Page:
4 thoughts on “Honesty in Church?

  1. Colleen Scheid says:

    Thanks, Chuck. I think one of our obstacles might be the context in which we perform. Often we’re performing in worship services or educational or social settings that only last an hour or two, and if we spill a bunch of tough, painful stuff, there’s no context for working through it or healing the wounds it opens in people. I wonder if churches need to use theater more in retreat settings, where there’s time to process and pray about deeper, harder truths. Or use us in a performing arts series where it’s understood that there’s going to be some material that falls outside the usual box, and may not be appropriate for kids. I think it’s an issue that needs to be addressed by church leaders along with writers and performers.

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  2. Marsha Taylor says:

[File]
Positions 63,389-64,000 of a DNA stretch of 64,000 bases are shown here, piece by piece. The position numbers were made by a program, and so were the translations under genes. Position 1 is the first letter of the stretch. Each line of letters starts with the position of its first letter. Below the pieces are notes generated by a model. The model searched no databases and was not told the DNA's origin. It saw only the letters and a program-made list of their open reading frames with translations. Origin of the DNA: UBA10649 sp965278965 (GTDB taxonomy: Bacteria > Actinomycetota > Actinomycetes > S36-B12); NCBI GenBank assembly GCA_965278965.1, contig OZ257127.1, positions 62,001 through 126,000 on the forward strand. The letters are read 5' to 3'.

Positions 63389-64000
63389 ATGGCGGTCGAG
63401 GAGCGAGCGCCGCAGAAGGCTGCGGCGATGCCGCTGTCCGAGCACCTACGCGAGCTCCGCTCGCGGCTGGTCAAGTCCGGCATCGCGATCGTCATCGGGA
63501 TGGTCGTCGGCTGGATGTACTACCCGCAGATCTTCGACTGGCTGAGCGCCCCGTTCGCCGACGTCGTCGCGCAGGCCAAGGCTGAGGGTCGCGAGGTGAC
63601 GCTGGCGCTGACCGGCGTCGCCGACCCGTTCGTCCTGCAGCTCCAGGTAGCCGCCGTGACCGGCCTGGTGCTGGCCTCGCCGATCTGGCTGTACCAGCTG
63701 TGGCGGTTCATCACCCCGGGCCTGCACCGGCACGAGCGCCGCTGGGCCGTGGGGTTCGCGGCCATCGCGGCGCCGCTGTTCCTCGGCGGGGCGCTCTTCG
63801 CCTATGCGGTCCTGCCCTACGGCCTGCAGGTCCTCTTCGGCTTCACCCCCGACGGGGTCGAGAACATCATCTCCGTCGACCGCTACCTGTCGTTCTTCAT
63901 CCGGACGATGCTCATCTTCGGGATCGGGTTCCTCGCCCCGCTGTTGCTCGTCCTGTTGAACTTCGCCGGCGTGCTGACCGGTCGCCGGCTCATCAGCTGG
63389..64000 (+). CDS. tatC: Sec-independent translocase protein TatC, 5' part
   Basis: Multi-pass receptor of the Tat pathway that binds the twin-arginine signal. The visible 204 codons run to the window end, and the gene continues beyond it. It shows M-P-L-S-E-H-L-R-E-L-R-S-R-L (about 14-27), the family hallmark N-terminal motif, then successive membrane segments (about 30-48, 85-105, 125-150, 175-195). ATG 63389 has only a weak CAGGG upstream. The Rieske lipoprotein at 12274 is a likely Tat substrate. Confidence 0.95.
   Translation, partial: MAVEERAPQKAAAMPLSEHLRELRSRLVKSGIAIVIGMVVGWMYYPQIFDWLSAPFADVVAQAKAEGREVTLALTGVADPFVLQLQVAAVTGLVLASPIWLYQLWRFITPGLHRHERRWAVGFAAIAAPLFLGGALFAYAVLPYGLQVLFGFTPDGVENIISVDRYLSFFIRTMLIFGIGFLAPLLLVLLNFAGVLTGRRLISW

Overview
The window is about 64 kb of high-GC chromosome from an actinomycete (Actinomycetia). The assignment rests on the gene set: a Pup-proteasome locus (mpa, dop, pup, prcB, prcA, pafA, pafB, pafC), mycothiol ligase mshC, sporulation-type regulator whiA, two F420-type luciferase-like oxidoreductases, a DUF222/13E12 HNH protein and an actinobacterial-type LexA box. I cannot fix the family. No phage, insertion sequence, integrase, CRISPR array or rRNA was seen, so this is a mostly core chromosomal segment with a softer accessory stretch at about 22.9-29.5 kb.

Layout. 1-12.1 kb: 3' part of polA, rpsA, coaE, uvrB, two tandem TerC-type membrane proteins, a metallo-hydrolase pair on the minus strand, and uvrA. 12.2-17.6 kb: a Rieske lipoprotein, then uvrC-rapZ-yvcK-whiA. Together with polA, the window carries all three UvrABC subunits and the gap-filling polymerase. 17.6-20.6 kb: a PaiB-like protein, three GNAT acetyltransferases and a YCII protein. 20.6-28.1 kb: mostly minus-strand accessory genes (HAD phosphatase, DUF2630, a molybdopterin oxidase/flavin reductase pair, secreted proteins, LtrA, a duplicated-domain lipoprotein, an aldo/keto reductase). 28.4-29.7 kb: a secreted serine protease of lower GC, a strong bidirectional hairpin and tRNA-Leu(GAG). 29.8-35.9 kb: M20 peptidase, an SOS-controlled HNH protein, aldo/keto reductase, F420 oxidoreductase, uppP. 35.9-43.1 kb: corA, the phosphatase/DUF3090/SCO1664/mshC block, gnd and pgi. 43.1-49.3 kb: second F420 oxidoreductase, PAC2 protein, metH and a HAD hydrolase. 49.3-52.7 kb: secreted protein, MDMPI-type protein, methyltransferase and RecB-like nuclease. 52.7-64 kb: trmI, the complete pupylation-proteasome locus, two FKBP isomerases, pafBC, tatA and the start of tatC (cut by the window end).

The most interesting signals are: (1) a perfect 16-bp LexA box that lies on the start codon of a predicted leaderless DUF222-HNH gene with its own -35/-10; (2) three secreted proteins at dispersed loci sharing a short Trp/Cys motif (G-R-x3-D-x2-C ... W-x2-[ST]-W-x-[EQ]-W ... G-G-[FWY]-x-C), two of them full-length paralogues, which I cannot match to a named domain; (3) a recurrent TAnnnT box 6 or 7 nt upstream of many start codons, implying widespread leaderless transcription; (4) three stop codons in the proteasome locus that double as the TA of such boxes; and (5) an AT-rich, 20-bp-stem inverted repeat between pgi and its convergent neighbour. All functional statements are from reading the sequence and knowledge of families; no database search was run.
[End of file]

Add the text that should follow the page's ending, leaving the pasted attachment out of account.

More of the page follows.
Thank you for your honesty! 🙂 I actually came on here to unsubscribe, but ended up checking out what I was unsubscribing to. In reading this blog, my thoughts went to a lady who conducted a Women’s Retreat for us for a day and a half. It was a short time, but during that time, she shared stories, sang and even preached a little. We had prayer time, meal time together, and some free time to share and discuss among ourselves. We have invited this lady to conduct our 4-day revival in January. I think this would be an excellent venue to share these types of songs. Where you can sing them and share the stories behind them, then bring God’s Word into the equation…His answers, His healing, His comfort, and on and on, and leave on a victorious note! This lady even mentioned that she feels more of our stories should be shared in song. Could be the beginning of a renewal of revivals in the church!